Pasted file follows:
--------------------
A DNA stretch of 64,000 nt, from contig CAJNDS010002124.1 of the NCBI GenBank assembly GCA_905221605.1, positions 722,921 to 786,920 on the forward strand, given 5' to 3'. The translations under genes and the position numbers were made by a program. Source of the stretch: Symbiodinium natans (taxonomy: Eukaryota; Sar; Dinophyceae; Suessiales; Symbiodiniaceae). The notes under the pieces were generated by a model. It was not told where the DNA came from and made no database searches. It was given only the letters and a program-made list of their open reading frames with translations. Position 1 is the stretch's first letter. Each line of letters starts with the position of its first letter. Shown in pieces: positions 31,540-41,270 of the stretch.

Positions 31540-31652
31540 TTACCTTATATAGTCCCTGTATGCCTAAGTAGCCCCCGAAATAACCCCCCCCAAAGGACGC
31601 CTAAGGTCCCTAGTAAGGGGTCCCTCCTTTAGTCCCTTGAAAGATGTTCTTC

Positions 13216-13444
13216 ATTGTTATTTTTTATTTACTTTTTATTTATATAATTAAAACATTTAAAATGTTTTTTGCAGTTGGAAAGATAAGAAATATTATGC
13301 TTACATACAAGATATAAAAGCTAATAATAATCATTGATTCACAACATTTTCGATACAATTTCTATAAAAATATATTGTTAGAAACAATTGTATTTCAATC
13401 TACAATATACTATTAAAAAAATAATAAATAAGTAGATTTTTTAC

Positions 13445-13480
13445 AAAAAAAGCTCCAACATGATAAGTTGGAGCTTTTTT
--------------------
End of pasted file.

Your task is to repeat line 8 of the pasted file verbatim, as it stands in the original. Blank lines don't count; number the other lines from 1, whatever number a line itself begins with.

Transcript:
13401 TACAATATACTATTAAAAAAATAATAAATAAGTAGATTTTTTAC